Second Reading (Continued)

Part of Equality Bill – in the House of Lords at 9:06 pm on 15 December 2009.

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Photo of Baroness Murphy Baroness Murphy Crossbench 9:06, 15 December 2009

My Lords, the fundamental principles underlying the Bill cannot be challenged and, in general, I give the Bill my support. For me, the most pressing area of need in the Bill is the intent to ban age discrimination in the provision of goods and services. I note that there will be further consultation on how that is to be achieved. I have belonged to a number of organisations which have decided to subject their people to diversity training-I guess most of us have been through it at some stage-and Members will probably know that the most common outright prejudice is not sexism or racism but common or garden ageism. All my professional life as a psychiatrist for older people, I have had to struggle against NHS and local authority ageism. We desperately need legislation in this area.

The Government's calculations on the possible impact of implementing equality of access to care in mental health services, in general medical and surgical services and in cancer services, will prove extremely costly but it is well worth the investment. I understand the complexity of implementing these provisions and the need for further consultation but I am worried about the proposed delay. There is no timetable outlined and I hope that the Minister will give us some kind of timetable for implementing these vital age-equality provisions.

There are some very disappointing areas in the Bill. From discussions while the Bill was zooming through the other place, I had thought that Vera Baird, the Solicitor-General, had indicated her support for prohibiting the use of pre-employment health-related questions which are not directly relevant to a candidate's ability to do a job. Disappointingly, the Bill arrives unchanged in this respect. People with HIV, mental health problems and many disabilities find themselves asked in application forms about medical conditions, disability and medication. In the United States and a number of EU partners, such questions are unlawful.

We know that 60 per cent of employers will not knowingly employ a person who admits to having had mental health problems and over 40 per cent of mental health service users are put off even applying for a job because of such discriminating questions. A half of those who decide to apply for a job hide their history and I have to admit to colluding with some patients who decided to do this in the past by not seeking to intervene in the process. It is, of course, permissible and necessary to ask a person who has been offered a job about any disabilities which might impact on their ability to do the job. I feel there must be a middle way to ensure that employers feel encouraged to take on people who fall into these groups that is just and fair for both employers and job seekers. I hope we can work on this as the Bill progresses.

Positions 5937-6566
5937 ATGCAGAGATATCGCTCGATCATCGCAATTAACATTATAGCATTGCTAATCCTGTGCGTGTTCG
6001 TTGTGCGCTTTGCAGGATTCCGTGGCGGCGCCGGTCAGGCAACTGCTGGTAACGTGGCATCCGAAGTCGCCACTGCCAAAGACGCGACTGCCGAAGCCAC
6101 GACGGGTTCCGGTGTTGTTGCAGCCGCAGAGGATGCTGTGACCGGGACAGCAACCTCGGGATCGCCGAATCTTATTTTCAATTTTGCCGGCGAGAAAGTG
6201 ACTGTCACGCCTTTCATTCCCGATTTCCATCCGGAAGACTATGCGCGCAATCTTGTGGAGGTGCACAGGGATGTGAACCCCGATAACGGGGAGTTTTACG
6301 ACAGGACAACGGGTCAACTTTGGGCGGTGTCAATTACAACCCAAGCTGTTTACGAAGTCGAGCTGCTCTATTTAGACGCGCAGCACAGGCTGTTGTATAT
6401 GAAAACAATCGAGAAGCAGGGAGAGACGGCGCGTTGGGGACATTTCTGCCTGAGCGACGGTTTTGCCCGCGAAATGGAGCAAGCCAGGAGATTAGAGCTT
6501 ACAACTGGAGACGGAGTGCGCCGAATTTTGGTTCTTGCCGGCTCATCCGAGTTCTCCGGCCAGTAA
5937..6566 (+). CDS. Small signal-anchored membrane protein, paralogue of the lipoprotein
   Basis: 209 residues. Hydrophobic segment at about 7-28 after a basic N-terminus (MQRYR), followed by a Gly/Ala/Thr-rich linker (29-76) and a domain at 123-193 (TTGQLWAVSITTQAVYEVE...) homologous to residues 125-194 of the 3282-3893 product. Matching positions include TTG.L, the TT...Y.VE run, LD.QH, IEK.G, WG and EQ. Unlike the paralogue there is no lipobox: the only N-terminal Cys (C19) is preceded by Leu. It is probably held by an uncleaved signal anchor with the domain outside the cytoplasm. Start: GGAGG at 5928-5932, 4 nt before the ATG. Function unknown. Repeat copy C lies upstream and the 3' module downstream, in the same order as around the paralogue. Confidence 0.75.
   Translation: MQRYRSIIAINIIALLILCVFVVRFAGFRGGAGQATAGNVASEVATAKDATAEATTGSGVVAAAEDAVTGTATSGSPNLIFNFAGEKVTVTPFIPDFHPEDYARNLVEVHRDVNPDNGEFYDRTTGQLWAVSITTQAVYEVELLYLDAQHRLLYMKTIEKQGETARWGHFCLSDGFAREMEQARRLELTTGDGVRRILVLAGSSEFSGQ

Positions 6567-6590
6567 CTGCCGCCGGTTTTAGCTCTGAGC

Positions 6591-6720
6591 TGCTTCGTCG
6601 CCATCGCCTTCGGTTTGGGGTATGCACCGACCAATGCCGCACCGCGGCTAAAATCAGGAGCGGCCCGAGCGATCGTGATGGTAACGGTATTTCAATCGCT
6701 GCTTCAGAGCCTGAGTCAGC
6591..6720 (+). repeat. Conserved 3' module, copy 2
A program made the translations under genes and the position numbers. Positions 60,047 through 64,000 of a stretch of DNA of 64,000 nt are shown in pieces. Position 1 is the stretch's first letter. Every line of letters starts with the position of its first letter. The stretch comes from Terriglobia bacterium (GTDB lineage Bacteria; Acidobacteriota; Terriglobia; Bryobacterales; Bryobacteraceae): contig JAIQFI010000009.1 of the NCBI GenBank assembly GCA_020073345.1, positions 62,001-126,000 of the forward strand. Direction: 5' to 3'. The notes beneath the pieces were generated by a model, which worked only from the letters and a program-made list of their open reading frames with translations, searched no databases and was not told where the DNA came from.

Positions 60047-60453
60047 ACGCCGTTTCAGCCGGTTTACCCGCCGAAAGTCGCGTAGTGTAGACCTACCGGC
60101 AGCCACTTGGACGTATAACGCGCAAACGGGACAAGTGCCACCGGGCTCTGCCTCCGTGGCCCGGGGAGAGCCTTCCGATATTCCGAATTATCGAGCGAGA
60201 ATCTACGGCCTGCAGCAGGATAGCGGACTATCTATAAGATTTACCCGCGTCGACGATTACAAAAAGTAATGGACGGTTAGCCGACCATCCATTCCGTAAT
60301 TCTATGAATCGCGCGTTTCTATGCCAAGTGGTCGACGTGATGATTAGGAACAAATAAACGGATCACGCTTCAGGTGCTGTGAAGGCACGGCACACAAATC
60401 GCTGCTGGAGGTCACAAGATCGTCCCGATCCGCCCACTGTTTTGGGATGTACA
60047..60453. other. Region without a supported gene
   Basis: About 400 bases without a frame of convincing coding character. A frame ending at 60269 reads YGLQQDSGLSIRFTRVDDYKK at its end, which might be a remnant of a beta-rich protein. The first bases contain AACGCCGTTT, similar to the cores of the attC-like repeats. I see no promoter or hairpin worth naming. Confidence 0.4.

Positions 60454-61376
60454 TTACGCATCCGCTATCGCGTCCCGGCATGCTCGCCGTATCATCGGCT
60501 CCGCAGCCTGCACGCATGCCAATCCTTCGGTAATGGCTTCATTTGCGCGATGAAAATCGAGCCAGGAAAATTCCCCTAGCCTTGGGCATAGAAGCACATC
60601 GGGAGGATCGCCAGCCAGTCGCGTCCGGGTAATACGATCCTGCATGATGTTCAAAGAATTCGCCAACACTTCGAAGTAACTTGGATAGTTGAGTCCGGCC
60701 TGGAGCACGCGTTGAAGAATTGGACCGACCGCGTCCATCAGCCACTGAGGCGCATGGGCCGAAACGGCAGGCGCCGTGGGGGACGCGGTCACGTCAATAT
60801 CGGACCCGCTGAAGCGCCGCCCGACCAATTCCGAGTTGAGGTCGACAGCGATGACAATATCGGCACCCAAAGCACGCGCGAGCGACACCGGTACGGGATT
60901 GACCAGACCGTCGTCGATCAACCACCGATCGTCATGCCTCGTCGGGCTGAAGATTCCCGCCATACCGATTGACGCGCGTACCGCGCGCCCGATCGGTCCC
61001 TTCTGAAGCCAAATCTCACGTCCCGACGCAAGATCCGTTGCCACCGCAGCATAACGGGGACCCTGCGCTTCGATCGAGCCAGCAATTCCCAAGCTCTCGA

A further concern is the impact of a public authority's duty in respect of religion or belief. The noble Lord, Lord Warner, said everything I wanted to say about that and so did the noble Lord, Lord Macdonald. I will add only that I see a real danger of creating parallel, separate services for different religious groups, which lead to further divisions in society and to unfair employment practices. I remember my great shock, at my first visit to Northern Ireland services to older people about 35 years ago, on realising that, when you went into an institution in Northern Ireland, you either went to a Catholic one or a Protestant one, and there was no choice.

Here, we already have separate charitable institutions run by various religious groups and some of them are exemplary. Methodist Homes for the Aged, for example, are rigidly-and blessedly, in my view-an organisation which is an equal opportunities employer of the very best kind and accepts residents of all faiths and none. There are others, such as Jewish Care, which, for understandable historical reasons, have developed along separate lines and take people who wish to go into a particular sort of care, because they are Jewish. This I find perfectly okay, particularly as Jewish Care is also a very clear equal opportunities employer and its care staff, again, are of all faiths and none.